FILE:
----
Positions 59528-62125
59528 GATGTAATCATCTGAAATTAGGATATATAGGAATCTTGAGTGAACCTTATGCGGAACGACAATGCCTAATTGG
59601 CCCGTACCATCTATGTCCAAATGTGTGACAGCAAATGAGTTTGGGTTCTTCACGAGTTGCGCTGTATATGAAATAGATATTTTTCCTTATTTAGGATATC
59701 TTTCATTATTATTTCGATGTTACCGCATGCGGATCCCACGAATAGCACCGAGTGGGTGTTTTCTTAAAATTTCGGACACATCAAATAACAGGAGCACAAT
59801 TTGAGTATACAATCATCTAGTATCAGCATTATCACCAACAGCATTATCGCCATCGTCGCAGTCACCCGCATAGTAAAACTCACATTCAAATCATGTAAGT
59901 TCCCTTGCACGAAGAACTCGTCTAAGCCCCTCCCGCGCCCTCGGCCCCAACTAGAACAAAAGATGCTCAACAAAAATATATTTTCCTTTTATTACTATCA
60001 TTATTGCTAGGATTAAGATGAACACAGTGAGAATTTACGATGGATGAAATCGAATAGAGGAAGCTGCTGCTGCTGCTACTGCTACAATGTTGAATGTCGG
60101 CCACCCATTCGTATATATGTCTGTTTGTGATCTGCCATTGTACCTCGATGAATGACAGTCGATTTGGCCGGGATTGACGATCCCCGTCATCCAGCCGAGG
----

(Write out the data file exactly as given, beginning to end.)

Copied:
Positions 59528-62125
59528 GATGTAATCATCTGAAATTAGGATATATAGGAATCTTGAGTGAACCTTATGCGGAACGACAATGCCTAATTGG
59601 CCCGTACCATCTATGTCCAAATGTGTGACAGCAAATGAGTTTGGGTTCTTCACGAGTTGCGCTGTATATGAAATAGATATTTTTCCTTATTTAGGATATC
59701 TTTCATTATTATTTCGATGTTACCGCATGCGGATCCCACGAATAGCACCGAGTGGGTGTTTTCTTAAAATTTCGGACACATCAAATAACAGGAGCACAAT
59801 TTGAGTATACAATCATCTAGTATCAGCATTATCACCAACAGCATTATCGCCATCGTCGCAGTCACCCGCATAGTAAAACTCACATTCAAATCATGTAAGT
59901 TCCCTTGCACGAAGAACTCGTCTAAGCCCCTCCCGCGCCCTCGGCCCCAACTAGAACAAAAGATGCTCAACAAAAATATATTTTCCTTTTATTACTATCA
60001 TTATTGCTAGGATTAAGATGAACACAGTGAGAATTTACGATGGATGAAATCGAATAGAGGAAGCTGCTGCTGCTGCTACTGCTACAATGTTGAATGTCGG
60101 CCACCCATTCGTATATATGTCTGTTTGTGATCTGCCATTGTACCTCGATGAATGACAGTCGATTTGGCCGGGATTGACGATCCCCGTCATCCAGCCGAGG